I live in St. Louis, a community that, unfortunately, recently has made international news because of violent events. Just so you know, most of us live here in the river city in peace. However, that does not mean that we go untouched by anger, or even aggression. In fact, all of us working in healthcare spend our days doing one of the more dangerous jobs out there. Even if you generally avoid physical assault, chances are you will experience clients’ frustration or even rage as they come up against the realities of loss.
I work with young adults with disabilities who need help to reach their goals for careers, independent lives and a sense of belonging. I strive to engage my empathy, to keep the balance of power weighted on my client’s side and to avoid saying or doing things that could be coercive. When things are going well, this is easy. It’s not unusual, though, for our trajectory of progress to be unexpectedly thrown off by events, moods or changes of heart.
This occurred when a young guy I work with went from acting enthusiastic about his chosen career path one week, to unexpectedly refusing to discuss his plans or much of anything else the next. His face was wooden and his legs jiggled under the table as I attempted to engage him in conversation about next steps for education, training or volunteer work in video game development, his career of choice. He reacted by saying, “You don’t know anything about video games or software development, and my mom is just wasting her money on these dumb sessions.”
My face grew immediately hot as my mind began to race. Wasting their money? I had already brought this guy further in his career exploration and planning in one month than others had done in a year! Dumb sessions? He had been so happy just last week when we found a local game developers group near his home. He had no reason to reject all that we had accomplished to date, and I immediately wanted to correct his thinking and salvage my ego.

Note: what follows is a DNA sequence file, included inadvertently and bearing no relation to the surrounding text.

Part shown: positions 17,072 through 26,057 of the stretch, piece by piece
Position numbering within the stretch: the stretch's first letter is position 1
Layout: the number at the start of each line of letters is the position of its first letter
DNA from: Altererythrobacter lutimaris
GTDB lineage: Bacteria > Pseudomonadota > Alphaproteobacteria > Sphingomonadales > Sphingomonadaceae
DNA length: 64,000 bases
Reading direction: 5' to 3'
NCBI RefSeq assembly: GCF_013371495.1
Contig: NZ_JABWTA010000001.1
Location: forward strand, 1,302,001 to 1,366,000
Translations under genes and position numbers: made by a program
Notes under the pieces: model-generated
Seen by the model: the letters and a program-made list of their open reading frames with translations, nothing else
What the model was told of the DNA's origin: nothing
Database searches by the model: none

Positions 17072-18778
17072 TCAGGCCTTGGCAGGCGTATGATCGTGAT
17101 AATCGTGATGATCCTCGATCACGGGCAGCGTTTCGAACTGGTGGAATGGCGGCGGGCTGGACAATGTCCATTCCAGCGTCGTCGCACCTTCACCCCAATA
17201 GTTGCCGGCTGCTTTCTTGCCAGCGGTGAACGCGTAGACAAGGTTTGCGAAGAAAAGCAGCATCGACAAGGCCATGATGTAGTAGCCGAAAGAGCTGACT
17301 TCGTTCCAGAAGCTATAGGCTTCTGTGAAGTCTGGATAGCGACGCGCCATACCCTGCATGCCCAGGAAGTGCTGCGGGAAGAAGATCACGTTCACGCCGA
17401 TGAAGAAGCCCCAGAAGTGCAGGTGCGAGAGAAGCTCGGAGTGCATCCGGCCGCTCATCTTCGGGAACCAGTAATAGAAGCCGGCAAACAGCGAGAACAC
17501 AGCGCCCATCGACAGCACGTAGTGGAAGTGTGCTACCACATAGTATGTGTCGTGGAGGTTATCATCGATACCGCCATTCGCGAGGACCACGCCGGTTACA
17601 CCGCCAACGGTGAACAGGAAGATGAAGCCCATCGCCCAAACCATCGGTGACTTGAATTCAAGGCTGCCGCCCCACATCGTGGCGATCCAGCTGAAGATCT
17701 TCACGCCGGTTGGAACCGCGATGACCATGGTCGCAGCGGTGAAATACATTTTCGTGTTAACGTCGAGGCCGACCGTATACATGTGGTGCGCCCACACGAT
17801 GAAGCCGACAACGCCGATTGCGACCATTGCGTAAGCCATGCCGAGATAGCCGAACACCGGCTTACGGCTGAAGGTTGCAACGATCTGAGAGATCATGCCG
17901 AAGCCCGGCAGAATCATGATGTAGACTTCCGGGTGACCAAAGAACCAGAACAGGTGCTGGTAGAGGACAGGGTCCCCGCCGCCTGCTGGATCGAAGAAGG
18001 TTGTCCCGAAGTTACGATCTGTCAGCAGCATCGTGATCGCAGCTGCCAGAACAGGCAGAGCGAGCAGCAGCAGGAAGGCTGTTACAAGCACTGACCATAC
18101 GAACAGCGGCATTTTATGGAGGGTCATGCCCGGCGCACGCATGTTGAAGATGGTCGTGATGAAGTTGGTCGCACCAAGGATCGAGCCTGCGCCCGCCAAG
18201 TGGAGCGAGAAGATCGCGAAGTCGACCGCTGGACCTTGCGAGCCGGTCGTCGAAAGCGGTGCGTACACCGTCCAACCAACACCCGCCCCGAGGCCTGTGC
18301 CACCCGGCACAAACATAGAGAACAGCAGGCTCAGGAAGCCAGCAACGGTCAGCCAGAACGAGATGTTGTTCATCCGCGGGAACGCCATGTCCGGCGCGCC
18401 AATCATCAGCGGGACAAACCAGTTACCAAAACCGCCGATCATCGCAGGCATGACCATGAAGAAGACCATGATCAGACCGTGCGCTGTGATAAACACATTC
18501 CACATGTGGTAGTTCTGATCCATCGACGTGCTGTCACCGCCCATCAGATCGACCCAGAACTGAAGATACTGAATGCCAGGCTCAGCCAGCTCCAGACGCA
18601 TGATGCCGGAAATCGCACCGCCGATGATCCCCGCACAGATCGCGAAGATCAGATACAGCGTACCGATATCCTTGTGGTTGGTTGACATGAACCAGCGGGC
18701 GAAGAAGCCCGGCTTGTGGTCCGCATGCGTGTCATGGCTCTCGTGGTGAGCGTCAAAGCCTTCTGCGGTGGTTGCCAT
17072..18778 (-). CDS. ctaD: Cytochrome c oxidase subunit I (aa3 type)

My initial impulse was to formulate arguments, but I knew that arguing was not going to be helpful. This guy loved to debate, and he could just decide to fire me today. Instead, I stepped away from the fray in my mind, and tried to imagine what my client might be feeling at that moment. I sat quietly and observed. He looked closed off, kind of pained. His face was flushed, and his eyes averted. His jiggling legs gave a sense of agitation or anxiety. Although his words and behavior invited anger, I called forth my compassion for his discomfort, and began to feel sad for his loss of the optimism of last week.
“I am sad that you seem to feel so discouraged today,” I said, and then waited. (His face grew more relaxed.) “I wonder what has caused this change. Last week you seemed so excited about exploring your career.” I waited for a bit. (He sighed, then said he had looked at the curriculum for computer software development and it seemed too hard and too long.) “I can understand that the idea of a four-year program just seems overwhelming right now. Maybe we need to back up and consider smaller steps.” (His legs stopped jiggling.) Now we could get some work done.
These small, yet pivotal, interactions play out every day, in all kinds of OT care settings, all over the world. They are the fulcrums upon which critical changes in a patient’s whole trajectory can occur, and the foundations of therapeutic alliances. I don’t always get it right, but when I do it absolutely makes my day. Given a choice, compassion and empathy almost always prove the best answer, and always are worth trying.
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